Pratt & Whitney’s Geared Turbofan Growth Plan

By Graham Warwick
Source: Aviation Week & Space Technology
July 01, 2013

Engine manufacturers constantly trade claims over whose product performs best, traditionally comparing apples to apples, turbofan to turbofan. But as the battle to power the Airbus A320NEO intensifies, engine makers increasingly are exchanging fire over their technology choices. Pratt & Whitney's success in winning five applications for its geared turbofan (GTF)—and defeating conventional turbofan offerings on four of them—has changed the tone of the engine war of words. No more apples to apples, it's now architecture against architecture.

General Electric and Snecma, its partner in the CFM International joint venture, have placed their bets on carbon-fiber and ceramic-matrix composites and other advanced technologies enabling conventional turbofans to continue providing the fuel-burn improvements airlines need. Pratt has put its money on introducing a gearbox to provide a step change in fuel burn and enable the engine to run cooler, with fewer parts and more conservative technology. Now, with one engine certificated and two more on test, Pratt is looking to the future, and its plans could pose a challenge to the other manufacturers.

The skirmishes have implications beyond the horizon of narrowbodies now in development, principally the A320NEO and Boeing 737 MAX, as technology decisions taken a decade ago and now reaching fruition look set to shape commercial engine development for the decade to come. Firmly established in the 15,000-33,000-lb.-thrust range for single-aisle aircraft, Pratt is now eyeing the 70,000-100,000-lb.-thrust requirements for the twin-aisle market dominated by GE and Rolls-Royce.

At the same time, airframers and airlines are demanding ever greater reliability at entry into service, forcing engine manufacturers to select technologies earlier and spend more time and money maturing them even before beginning development of a specific powerplant. The bets each company placed on architectures and technologies a decade or more ago are at the core of today's hype and counter-hype.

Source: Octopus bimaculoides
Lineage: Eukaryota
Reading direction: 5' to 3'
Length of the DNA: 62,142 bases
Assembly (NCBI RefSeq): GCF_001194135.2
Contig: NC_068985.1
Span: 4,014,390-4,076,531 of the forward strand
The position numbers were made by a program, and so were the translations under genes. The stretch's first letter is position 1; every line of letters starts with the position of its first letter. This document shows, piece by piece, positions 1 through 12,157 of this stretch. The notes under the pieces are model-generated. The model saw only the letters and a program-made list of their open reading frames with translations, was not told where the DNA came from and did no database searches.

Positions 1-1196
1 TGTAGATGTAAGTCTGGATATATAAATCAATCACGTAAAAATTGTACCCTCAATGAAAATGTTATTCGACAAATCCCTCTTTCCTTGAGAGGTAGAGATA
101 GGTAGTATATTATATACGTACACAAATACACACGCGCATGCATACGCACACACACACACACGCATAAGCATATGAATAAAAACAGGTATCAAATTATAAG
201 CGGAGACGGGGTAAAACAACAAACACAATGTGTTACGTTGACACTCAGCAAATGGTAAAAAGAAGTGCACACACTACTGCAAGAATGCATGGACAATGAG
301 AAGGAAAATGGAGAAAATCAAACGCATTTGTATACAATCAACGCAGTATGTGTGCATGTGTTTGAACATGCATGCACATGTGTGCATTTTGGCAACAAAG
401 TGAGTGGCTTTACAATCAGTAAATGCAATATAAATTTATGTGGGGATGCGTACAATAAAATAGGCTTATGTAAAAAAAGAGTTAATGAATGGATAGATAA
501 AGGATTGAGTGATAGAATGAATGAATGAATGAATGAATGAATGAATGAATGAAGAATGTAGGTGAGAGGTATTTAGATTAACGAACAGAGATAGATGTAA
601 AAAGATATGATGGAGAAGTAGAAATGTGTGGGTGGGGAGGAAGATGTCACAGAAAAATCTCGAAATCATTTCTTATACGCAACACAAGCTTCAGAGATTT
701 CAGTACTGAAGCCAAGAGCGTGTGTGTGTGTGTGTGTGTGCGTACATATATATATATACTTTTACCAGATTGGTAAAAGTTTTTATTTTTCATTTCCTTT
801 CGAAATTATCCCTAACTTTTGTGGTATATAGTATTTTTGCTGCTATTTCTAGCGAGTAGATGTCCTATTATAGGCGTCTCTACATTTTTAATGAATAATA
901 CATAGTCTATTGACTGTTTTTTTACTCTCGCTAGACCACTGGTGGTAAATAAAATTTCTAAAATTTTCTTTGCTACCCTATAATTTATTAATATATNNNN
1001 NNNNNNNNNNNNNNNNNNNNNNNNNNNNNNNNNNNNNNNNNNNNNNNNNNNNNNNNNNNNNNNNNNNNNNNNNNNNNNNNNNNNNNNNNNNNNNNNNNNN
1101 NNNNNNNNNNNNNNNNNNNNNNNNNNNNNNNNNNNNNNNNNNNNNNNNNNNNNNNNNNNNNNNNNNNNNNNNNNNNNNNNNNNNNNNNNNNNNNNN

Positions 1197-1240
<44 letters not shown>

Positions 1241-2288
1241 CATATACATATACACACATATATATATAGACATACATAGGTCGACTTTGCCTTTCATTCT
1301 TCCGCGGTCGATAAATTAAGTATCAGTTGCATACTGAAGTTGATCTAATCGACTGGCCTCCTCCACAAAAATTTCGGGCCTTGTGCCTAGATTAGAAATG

CFM International kicked off the latest fracas at the Paris air show, claiming its Leap-1A engine has up to 3% lower specific fuel consumption (sfc) than the rival PW1100G geared turbofan on the A320NEO. “The Leap will go into revenue service on the A320NEO 1% better than the competition, based on testing to date,” says Chaker Chahrour, CFM executive vice president. “It will retain that 1% better than the competition, which when you integrate over time adds up to another 1%. And on the A321NEO, because of the longer legs and our better cruise sfc bucket, we get another 1%.”

CFM's claims are based on results from the latest tests of key advanced technologies in the Leap-1, including 3-D woven composite fan blades, compressor variable bleed valves, and an uncooled ceramic matrix composite (CMC) turbine shroud. Just-completed tests of the third eCore demonstrator—comprising the high-pressure compressor, combustor and high-pressure turbine of the Leap-1—showed “better component efficiencies than expected,” Chahrour says.

Pratt was quick to dismiss CFM's claims, but was stung into defending the technology in its engine and detailing its plans to introduce new advances over time to continue driving down fuel burn. At Paris, President David Hess restated that there is no way CFM can achieve the advantages in fuel burn and maintenance cost it is claiming “unless they defy the laws of physics.” Pointing out the Leap-1A will not run until this fall, he says “our NEO engine is flying and, in the most recent configuration, the fuel-burn numbers are half a percent better than prediction.”

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